Populists therefore tend to 'speak and behave as if democracy meant the power of the people and only the power of the people'…In this way, we might say that populists exploit the gap between what the ideal of democracy promises…'government of the people, by the people, for the people'…and what contemporary liberal democracies actually deliver (which is, in fact, limited and restrained majority rule in the name of the people).
Dr Glenn Kefford and Professor Duncan McDonnell, Submission 73, p. 2.
The rising tide of right-wing populism and populist leaders, often displaying authoritarian tendencies, was explored at length. While countries have varying levels of historical populist influence, there was broad agreement that populism, particularly right-wing populism, has grown over recent decades:
Populism is on the rise internationally in the twenty-first century. In some areas of the globe, this growth has been sudden, however, this is not the case in Western Europe…Indeed, countries like France, Italy, Belgium, Austria and Switzerland have had radical right populist parties since the 1970s and 1980s. Meanwhile, countries previously thought immune to radical right populism for historical reasons of association with Fascism such as Germany and Spain, have proven scholars wrong over the last decade.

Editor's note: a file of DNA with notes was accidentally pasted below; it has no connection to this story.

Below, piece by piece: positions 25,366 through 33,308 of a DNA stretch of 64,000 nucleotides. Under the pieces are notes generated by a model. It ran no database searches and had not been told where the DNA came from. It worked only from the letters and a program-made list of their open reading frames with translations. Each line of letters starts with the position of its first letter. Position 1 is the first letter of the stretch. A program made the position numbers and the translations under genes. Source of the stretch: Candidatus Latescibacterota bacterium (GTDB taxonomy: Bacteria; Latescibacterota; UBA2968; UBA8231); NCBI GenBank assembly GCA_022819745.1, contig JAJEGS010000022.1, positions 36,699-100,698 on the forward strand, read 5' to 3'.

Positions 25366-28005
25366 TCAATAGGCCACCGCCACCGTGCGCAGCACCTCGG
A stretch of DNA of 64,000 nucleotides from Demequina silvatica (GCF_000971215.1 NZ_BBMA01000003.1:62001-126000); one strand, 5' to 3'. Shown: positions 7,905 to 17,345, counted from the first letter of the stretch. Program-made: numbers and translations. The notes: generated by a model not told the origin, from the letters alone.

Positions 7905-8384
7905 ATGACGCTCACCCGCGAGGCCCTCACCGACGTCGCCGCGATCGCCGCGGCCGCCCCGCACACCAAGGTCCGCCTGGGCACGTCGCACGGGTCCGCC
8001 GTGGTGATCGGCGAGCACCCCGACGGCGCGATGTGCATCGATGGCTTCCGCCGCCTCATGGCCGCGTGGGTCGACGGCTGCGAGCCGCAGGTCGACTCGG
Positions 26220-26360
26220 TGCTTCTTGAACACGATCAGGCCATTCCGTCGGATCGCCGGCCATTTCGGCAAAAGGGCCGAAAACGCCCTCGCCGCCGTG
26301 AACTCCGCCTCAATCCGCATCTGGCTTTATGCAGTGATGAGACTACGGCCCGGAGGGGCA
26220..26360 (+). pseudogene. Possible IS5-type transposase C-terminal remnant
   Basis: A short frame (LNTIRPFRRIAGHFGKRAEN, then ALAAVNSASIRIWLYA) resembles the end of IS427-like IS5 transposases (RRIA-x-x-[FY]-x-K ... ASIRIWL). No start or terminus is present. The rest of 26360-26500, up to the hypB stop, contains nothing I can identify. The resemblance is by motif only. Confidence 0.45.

Hungary and Poland also have stridently populist, increasingly authoritarian right-wing governments.
Populism is not only restricted to the right, or to Europe. India and the Philippines have populist leaders, and in South America populism has been mostly associated with left-wing or left leaning personalities, parties, and governments (for example Hugo Chavez in Venezuela, Andrés Manuel López Obrador in Mexico and Evo Morales in Bolivia). In Europe, left-wing populist parties such as Syriza in Greece and Podemos in Spain surged as a reaction to the European Debt Crisis.